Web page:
Jump to content

Sign in to follow this  
digibob

Antenna installer qualifications

Recommended Posts

Are there any?

I have been involved in electronics for over 40 years. The last ten in the field of television reception (I am not an installer). In that time I have met many very competent and reputable TV antenna installers.

With that said, I have also met plumbers, airconditioning experts, autoelectricians, gardeners and other tradespersons who now install television antennas because "The work is simple, profitable and many problems easilly explained away due to local environmental/geographical abnormalities".

(No offence or insult meant to plumbers, airconditioning experts, autoelectricians, gardeners and other tradespersons in general)

A simple home installation of 1 antenna, 1 outlet and 1 TV can often be a DIY job. However, with the complexity of modern home entertainment installations changing almost daily (multiple outlets, STBs, DVD/DVDRs, integration of pay TV or to computers, etc.). I believe it is time for a dedicated minimum standard ??qualification?? to be introduced for TV antenna installers. A series of levels of qualification could be introduced ranging from simple domestic through to complex commercial jobs.

I invite any comments.

BTW, I did the installation of my entertainment system at home, and integrated it with my home computer (self assembled from the components I wanted, not what the shop had off the shelf). But when it came to getting on the roof and putting up the hardware needed, I hired a competent and reputable installer, who had all the right test equipment for the job that had to be done.

Share this post


Link to post
Share on other sites

I totally aggree with qualifications needed, and they should also be licenced and be able to produce that licence if asked. There are too many backyard Johns who say that they have been doing it for years but still make basic errors.

Some installers lack the flexibility to change their way of thinking when it comes to digital and are not willing to invest the time to learn how it works and the tricks that can come along with things like SFN's, Digital Cliffs and what is a good BER. Some people think MER is more important that BER or even signal level.

Great idea.

Share this post


Link to post
Share on other sites
I totally aggree with qualifications needed, and they should also be licenced and be able to produce that licence if asked. There are too many backyard Johns who say that they have been doing it for years but still make basic errors.

Some installers lack the flexibility to change their way of thinking when it comes to digital and are not willing to invest the time to learn how it works and the tricks that can come along with things like SFN's, Digital Cliffs and what is a good BER. Some people think MER is more important that BER or even signal level.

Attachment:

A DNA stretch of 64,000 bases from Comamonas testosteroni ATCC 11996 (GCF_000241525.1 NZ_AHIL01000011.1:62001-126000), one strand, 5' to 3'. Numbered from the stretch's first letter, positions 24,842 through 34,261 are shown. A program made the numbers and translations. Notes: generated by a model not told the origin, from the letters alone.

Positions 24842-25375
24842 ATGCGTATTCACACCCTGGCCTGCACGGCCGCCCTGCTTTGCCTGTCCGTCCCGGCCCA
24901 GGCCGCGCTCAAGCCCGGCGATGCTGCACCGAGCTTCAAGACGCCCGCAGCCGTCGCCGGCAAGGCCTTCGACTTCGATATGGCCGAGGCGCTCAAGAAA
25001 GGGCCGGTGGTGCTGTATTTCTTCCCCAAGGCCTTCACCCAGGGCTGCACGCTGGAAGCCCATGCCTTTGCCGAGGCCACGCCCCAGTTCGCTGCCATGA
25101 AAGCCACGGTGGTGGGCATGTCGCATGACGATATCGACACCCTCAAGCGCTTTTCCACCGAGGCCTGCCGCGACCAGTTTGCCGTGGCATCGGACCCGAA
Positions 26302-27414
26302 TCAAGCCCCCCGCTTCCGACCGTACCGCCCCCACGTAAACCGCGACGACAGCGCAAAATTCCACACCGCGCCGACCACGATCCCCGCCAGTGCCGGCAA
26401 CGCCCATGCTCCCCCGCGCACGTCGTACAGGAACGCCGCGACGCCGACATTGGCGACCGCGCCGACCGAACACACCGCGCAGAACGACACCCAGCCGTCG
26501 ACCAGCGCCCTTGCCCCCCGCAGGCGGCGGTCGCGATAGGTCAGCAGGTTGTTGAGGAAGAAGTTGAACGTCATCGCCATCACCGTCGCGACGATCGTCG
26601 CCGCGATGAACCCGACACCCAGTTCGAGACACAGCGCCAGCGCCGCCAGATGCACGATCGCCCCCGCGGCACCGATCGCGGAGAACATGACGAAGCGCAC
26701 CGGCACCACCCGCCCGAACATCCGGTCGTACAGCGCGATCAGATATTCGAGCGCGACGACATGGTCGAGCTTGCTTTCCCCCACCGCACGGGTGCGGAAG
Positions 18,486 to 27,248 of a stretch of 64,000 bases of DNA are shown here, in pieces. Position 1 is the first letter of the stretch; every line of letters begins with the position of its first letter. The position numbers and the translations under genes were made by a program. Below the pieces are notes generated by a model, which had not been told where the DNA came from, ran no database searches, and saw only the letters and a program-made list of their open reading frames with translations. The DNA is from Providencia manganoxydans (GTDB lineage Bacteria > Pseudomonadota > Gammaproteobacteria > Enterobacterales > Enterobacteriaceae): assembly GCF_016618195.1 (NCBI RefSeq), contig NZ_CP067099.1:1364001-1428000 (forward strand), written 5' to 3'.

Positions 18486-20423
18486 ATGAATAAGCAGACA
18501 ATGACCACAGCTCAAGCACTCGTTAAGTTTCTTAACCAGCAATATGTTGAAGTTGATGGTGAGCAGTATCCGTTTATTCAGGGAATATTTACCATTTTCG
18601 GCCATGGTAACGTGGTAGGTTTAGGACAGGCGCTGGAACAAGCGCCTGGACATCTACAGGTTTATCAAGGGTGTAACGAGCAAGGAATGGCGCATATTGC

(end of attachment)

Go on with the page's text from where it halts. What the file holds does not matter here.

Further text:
Great idea.

Totally agre except for one small thing. MER is actualy more important (or of equal importance at least) than cBER and definetally more important than vBER.

If you want to look at particular cases, whenever you have great signals, BER becomes useless and it's the MER that tells you if the situation is improving, worsening or standing still.

Share this post


Link to post
Share on other sites

Hi digibob

Technically there are none required as everything is classified as ELV (extra low voltage) so no electrical hazard exists (precisely why everyone you mention likes to "have a go") but anybody who has recognized qualifications in a related field could (theoretically) demand a higher price.

The fact that most people aren't wishing to spend much money on a TV antenna helps to keep "qualified" technicians out of the industry.

Antenna installation is a "black art" and qualifications are better represented by a combination of technical skill, experience, physical ability and reputation which is difficult to convey with any accuracy on a "piece of paper".

I understand the continual influx of people wishing to embark on a successful enterprise and if they are comitted they may do well and that's great but most will become the fly-by-nighters.

That opinon you provided is SO true and it's those same people that keep the specialist antenna tech's in business although Digital TV technology should help keep the real "wags" in check.

There are associations which require competency before you may join (and display their logo) which may appeal to some but in 20 years I have NEVER been asked of my "qualifications" which says it in one really.

When you are talking about home entertainment installations then THIS IS NOT THE REALM OF THE SIMPLE TV ANTENNA HACK although you wouldn't believe just how many people contact antenna installers for help (or even worse electricians). Education is required here.

It is the domain of the Custom Electronics Installer....this industry germinated in the USA many years ago and these electronic experts are the perfect choice for this type of work.

There are associations already (some worldwide) for this type of work as well such as CEDIA that service customers wishing for a "standard" of performance and service.

The qualifications you suggest would not be worth the paper they would be written on as they do not address all the issues involved and would place unnessecary restrictions on technicians while providing no benefit to the viewer.